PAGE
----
Thursday, December 27, 2012

Westchester | Where the gun story went wrong: 'paper was not aggressive enough in its reporting'

In a post today, the Poynter Institute's Al Tompkins says the problem with The Journal News' disclosing names and addresses of gun permit holders wasn't that the paper was too aggressive.

"The problem is that the paper was not aggressive enough in its reporting to justify invading the privacy of people who legally own handguns in two counties it serves,'' he says.

The paper published the information on Saturday in a searchable map and accompanying story for Westchester and Rockland counties in suburban New York City. Since then, the paper has been mostly criticized for invading the privacy of private citizens and putting them at risk. The paper obtained the information under state open-records laws.

Tompkins offered examples of better ways to make use of gun permit information, including:
  • If journalists could show flaws in the gun permitting system, that would be newsworthy. Or, for example, if gun owners were exempted from permits because of political connections, then journalists could better justify the privacy invasion.
  • If the data showed the relationship between the number of permits issued and the crime rates, that serves a public purpose. You would have to also look at income, population density, housing patterns, policing policies and more to really understand what is going on and why.
Since the information was published, a New York state senator has said he will introduce legislation to make gun permit data exempt from state open-records laws.

28 comments:

  1. The problem with those very reasonable and productive topics is that they require effort, manpower and balanced reporting far beyond just filing a FOIA request for some electronic files and then tweaking them a little and throwing them out there under the guise of "public service journalism."

    ReplyDelete
  2. Fucking lame.

    ReplyDelete
    Replies
    1. Thank you, Ben Bradlee.

      Delete
  3. This is a completely bungled operation. Stupidity at its apex. A bunch of data -- published merely because they had the legal right -- with ZERO EFFORT and ZERO INVESTMENT in the REASONS why this map/list/chart would have ANY importance to peoples' lives. No cross-checking of names vs. lists of felons or other convicted criminals. None. No analysis of whether there are any problems with the permitting system, no comparison to crime rates, no background. NO MEAT. NO THINKING. A total embarrassment. I would not want to work for a newspaper with leadership this stupid, cheap and lazy. What is the OPPOSITE of the Pulitzer Prize?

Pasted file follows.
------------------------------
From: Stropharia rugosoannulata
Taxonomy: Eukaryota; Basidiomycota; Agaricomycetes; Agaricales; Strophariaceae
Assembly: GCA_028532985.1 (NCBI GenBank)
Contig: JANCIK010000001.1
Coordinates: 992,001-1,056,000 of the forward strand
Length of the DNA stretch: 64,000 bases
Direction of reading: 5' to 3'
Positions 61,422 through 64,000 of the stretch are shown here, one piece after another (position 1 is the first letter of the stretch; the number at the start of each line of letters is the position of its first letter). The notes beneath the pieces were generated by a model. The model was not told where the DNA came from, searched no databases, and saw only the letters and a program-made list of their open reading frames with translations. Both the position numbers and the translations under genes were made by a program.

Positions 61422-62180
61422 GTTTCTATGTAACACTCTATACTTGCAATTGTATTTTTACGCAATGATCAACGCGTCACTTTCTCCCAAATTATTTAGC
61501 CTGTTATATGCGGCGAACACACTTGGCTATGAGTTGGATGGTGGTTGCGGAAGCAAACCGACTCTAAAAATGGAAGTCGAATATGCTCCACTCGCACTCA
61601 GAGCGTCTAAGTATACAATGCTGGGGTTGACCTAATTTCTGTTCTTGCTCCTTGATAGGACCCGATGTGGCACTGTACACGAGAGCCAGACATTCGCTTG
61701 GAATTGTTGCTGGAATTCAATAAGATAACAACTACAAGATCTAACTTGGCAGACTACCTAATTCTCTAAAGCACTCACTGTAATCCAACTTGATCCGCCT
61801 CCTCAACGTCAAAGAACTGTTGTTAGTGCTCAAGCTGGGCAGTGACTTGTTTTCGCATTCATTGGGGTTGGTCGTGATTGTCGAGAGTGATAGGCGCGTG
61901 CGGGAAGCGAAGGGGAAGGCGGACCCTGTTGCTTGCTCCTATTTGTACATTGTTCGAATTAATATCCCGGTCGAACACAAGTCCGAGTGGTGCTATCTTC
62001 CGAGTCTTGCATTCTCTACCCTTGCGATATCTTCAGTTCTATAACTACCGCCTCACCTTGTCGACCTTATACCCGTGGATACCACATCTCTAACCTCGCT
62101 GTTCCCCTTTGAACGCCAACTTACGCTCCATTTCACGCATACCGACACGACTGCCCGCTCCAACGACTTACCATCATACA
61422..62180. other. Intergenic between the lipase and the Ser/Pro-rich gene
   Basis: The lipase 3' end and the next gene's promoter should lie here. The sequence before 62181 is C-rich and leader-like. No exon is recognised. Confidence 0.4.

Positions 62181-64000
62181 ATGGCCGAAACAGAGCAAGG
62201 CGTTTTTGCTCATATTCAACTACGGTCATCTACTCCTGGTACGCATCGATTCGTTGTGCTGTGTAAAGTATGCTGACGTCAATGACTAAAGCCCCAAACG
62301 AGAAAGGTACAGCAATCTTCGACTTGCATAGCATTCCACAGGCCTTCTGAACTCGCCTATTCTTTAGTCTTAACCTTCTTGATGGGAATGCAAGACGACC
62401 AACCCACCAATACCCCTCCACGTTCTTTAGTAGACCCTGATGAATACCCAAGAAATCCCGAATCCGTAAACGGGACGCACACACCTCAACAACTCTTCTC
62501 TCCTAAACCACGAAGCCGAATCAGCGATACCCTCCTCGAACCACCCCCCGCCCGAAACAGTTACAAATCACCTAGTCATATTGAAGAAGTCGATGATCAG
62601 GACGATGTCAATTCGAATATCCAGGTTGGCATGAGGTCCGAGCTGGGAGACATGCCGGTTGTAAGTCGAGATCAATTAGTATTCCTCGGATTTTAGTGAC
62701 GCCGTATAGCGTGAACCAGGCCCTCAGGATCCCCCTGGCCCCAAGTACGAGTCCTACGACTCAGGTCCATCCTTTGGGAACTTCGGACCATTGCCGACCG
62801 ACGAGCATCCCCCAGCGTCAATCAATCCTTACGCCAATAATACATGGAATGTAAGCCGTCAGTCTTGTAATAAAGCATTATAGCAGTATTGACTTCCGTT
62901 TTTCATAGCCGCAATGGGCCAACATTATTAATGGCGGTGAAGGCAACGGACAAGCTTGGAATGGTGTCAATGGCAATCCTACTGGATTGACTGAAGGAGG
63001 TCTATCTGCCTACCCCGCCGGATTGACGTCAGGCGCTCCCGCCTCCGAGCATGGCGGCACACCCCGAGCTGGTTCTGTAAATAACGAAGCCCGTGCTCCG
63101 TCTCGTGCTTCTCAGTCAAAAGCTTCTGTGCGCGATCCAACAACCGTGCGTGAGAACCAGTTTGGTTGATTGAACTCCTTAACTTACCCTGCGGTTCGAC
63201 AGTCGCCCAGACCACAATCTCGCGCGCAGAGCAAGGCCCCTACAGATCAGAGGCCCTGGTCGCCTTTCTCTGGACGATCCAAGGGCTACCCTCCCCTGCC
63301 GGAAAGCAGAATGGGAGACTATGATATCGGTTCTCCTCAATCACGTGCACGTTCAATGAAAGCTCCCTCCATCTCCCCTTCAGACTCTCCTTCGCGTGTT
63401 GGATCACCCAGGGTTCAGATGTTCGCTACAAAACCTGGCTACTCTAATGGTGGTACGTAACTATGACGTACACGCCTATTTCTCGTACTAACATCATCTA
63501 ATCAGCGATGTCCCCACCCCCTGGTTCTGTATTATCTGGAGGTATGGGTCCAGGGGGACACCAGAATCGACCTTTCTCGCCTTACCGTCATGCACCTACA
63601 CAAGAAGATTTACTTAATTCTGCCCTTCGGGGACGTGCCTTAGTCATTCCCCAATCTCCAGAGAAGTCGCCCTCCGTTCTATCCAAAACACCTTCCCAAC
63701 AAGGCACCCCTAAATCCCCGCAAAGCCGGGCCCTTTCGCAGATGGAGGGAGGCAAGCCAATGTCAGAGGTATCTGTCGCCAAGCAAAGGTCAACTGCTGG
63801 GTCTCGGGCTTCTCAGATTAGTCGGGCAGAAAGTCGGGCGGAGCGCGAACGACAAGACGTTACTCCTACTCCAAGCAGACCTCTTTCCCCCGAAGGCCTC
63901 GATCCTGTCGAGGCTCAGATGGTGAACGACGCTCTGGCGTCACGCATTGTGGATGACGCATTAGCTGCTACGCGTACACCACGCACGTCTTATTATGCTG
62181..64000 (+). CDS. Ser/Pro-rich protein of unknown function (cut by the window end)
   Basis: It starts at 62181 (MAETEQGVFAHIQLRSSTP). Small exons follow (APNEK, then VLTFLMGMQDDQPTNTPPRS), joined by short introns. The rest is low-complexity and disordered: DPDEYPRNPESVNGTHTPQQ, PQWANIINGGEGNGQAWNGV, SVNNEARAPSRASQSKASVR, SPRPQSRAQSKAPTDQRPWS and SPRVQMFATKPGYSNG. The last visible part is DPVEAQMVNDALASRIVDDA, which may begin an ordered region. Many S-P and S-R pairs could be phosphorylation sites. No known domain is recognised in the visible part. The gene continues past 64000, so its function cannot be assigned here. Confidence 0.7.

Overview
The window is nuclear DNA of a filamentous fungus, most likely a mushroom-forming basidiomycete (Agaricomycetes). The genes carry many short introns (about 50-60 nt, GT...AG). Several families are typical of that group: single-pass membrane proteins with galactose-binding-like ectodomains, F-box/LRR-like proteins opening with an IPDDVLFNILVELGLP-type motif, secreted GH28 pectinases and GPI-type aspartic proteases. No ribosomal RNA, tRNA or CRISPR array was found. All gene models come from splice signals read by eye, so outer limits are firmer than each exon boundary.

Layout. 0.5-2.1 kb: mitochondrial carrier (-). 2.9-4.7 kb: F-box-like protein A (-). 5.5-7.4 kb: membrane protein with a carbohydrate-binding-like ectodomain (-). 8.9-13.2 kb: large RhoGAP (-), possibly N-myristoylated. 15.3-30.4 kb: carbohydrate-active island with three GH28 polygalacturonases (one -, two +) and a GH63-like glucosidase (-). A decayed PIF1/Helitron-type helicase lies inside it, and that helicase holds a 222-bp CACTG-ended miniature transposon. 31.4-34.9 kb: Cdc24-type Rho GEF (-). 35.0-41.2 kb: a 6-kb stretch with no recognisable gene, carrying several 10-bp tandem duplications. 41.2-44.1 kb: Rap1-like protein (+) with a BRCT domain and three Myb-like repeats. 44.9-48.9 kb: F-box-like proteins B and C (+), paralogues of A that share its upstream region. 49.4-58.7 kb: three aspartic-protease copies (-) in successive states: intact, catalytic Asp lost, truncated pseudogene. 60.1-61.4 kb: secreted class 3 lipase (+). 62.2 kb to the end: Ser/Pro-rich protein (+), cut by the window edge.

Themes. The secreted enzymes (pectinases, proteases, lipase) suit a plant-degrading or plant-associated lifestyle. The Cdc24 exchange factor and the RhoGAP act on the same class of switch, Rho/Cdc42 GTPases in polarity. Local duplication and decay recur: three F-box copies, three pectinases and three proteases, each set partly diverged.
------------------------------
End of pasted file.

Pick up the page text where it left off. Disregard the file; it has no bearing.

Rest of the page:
ReplyDelete
    Replies
    1. A GCI President's Ring.

      Delete
    2. HA HA HAH, 6:13AM, PERFECT response!
      The national disgust at this stunt by amateur-hour Gannett managers in Westchester is loud and clear.
      Just goes to show what happens when you run off the best and brightest at your company in a botched attempt to cut costs.
      Expect more of this in the future from this pathetic company.

      Signed,
      A Pulitzer finalist (NOT at a Gannett rag)

      Delete
    3. Pulitzer dude, that only means you didn't win. Jack Kelley was a Pulitzer finalist, for crying out loud.

      Delete
  4. They should publish a map of all their subscribers. Oh wait, that's not public information, you have to pay them to see that information. A cross-reference of the identified gun owners and the subscription cancelations over the past week would be a newsworthy story.

    ReplyDelete
  5. Nice job. Give the crooks all the info they need to bypass any possible threats to their criminal ventures. They not only gave out all the addresses to gun permit holders, they gave out the addresses of all those who DON'T have one. Another well thought out reporting job.

    ReplyDelete
  6. I think the comment, "No thinking," sums it up nicely. Not just for this, ahem, "news project" but for the vast majority of what gets produced from Gannett properties these days. But, then again, the company is simply reaping what it has sown at this point.

    ReplyDelete
  7. This is reminiscent of when the Cincinnati Enquirer published the names and addresses of the jurors in the trial for the Marcus Fiesel murder. It wasn't illegal to publish either list. However, it simply doesn't make it right, wise or ethical. I had no subscription to cancel when the juror list was published, but, I have been boycotting one of their biggest advertisers - Kroger - since that juror list was published. If you are disgusted with the choice that the Journal News made in publishing this list, pick a large advertiser and let them know you will no longer be doing business with their company because it funds this sort of rubbish.

    ReplyDelete
    Replies
    1. Wow 3:21 you are doing a great job of reinventing history. You make it sound like these kinds of choices are new to the industry. Pleeeease. I've got one word for you, "Rosebud!" Yesterday was no different than today. Your pals of the past have ALWAYS looked at their readers with elitist distain.